Andy Campbell2023 Longlist, Opening Up

Diffraction draws on my dual history as a digital writer and a nocturnal mammal surveyor, where I would spend time walking through forests on moonless nights, waiting, listening, and feeling. It is intended for viewing on a hand-held mobile while moving around outside. Diffraction draws from Debord’s notion of ‘dérive’ (Debord, 1956) for making playful yet meaningful engagements with outdoor environments. In this case, wilderness environments where light is limited, trees are many, and humans are few. It asks the user to re-attune to nonhuman plant and animal others, and interact with trees, forests, dirt, and rocks through a range of sensory and creativity-based experiences aimed at promoting care towards nonhuman nature. But more than this, it also asks the user to consider and perform certain tasks that are specific to being outdoors in dark night, in order to experiment with dark spatiality and environments where you hold the light source. The work is intended to be poetic, absurdist, and interactive both with the screen itself, but importantly, with the user’s wider environment.

Diffraction aims to re-think what a mobile locative written work can be, by considering the device as a tool for engaging with the world. For example, it incorporates environmental interactions between the user, the phone, and the surroundings, such as using your mobile screen as a grow-light, with specific grow-light wavelengths of colour to soothe and grow plants. It allows you to grow on-screen mycelia and then ‘plant’ the mobile device in the environment. It lets you use the device as an almost-UV torch in on lichens in order to see their UV reflective colours. The poetics ask you to describe unknown smells through hand gestures, comparing leaf veins and human veins, whispering the ambient lux into tree trunks, attempting echolocation through clicks, defining objects in peripheral vision as constellations to be named, listening to on-screen sounds and comparing how they change olfactory senses, and many more.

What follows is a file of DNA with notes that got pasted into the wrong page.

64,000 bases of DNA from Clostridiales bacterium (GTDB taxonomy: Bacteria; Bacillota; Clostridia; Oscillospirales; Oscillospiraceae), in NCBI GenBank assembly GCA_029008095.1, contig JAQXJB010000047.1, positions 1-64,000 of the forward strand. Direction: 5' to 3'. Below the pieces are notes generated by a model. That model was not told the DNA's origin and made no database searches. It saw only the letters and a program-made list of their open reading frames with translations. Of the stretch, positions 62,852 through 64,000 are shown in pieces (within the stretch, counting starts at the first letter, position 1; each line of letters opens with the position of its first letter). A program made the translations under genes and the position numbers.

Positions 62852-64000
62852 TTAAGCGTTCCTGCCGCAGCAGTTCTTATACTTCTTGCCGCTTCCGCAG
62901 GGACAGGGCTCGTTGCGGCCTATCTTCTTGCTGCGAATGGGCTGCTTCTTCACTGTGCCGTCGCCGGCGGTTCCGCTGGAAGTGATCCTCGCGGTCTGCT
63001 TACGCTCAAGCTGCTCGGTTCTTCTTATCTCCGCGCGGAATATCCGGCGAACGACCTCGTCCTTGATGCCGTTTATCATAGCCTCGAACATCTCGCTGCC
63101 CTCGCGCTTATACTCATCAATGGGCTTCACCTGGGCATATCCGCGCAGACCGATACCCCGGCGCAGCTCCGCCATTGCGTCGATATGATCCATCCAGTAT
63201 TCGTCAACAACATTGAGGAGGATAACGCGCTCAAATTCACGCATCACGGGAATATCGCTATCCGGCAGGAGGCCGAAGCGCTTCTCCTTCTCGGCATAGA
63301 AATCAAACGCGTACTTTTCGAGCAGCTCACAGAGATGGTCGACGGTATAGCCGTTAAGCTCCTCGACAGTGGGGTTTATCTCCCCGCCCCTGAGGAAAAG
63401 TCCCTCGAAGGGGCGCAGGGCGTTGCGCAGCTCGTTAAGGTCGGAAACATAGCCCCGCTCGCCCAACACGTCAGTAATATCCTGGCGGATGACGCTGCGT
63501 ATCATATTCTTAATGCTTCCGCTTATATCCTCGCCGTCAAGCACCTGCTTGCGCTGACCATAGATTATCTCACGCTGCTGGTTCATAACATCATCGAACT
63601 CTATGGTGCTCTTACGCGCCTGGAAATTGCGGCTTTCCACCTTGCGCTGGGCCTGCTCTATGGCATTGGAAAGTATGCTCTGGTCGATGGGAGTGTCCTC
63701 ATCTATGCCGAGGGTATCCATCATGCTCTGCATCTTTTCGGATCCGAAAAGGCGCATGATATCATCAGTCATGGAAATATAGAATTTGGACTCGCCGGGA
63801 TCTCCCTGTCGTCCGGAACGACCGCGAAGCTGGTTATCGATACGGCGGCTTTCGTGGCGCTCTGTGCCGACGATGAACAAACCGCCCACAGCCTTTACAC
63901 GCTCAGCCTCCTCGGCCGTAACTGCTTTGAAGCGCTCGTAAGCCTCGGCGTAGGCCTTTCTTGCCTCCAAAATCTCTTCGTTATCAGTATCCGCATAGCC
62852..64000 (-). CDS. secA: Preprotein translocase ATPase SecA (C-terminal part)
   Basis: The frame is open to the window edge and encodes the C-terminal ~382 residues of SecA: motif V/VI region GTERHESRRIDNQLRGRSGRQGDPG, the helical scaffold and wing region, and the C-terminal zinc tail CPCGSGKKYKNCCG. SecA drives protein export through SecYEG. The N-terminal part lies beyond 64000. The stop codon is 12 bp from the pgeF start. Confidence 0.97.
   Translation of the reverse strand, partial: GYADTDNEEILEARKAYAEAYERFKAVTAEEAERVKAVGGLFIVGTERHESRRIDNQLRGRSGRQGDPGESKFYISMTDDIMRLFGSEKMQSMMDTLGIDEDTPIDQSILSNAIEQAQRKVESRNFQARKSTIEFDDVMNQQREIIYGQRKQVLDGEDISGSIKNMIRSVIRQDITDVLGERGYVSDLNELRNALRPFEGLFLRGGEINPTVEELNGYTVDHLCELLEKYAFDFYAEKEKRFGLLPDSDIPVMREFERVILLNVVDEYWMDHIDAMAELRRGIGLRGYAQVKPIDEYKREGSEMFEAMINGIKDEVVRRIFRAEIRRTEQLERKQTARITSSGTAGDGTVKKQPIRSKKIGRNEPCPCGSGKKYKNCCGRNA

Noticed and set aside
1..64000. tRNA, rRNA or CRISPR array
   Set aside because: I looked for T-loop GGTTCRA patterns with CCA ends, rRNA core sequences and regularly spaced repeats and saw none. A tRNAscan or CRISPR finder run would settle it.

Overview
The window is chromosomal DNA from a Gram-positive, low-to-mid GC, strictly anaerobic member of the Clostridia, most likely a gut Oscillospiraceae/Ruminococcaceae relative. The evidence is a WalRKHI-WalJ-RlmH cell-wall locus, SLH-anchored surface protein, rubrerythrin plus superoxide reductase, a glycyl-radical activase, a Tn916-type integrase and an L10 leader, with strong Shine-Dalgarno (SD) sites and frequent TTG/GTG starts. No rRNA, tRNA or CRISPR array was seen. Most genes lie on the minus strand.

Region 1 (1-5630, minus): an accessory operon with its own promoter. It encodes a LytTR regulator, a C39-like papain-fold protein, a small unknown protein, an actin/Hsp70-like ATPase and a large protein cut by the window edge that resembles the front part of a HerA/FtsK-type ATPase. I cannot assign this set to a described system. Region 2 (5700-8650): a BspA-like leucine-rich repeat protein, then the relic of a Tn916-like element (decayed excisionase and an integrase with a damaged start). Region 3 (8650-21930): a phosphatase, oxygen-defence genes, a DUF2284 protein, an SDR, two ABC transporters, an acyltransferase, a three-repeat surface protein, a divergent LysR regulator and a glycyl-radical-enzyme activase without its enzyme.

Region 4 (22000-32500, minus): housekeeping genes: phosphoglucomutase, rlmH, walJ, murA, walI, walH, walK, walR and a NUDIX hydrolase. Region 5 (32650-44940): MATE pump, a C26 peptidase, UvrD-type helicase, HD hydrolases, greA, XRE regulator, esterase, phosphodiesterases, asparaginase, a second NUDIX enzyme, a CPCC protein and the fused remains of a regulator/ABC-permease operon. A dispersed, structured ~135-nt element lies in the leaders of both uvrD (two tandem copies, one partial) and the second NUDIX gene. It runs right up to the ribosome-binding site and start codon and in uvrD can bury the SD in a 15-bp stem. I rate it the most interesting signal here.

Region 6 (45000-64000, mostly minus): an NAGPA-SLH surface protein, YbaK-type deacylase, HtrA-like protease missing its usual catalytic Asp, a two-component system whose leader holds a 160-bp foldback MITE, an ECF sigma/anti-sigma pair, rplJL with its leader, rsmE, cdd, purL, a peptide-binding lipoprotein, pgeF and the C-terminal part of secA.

Diffraction involves on-screen interaction, including many hidden buttons for the user to explore. The work should be read with sound turned on, and is intended for use in portrait orientation on a mobile device the user can move around with.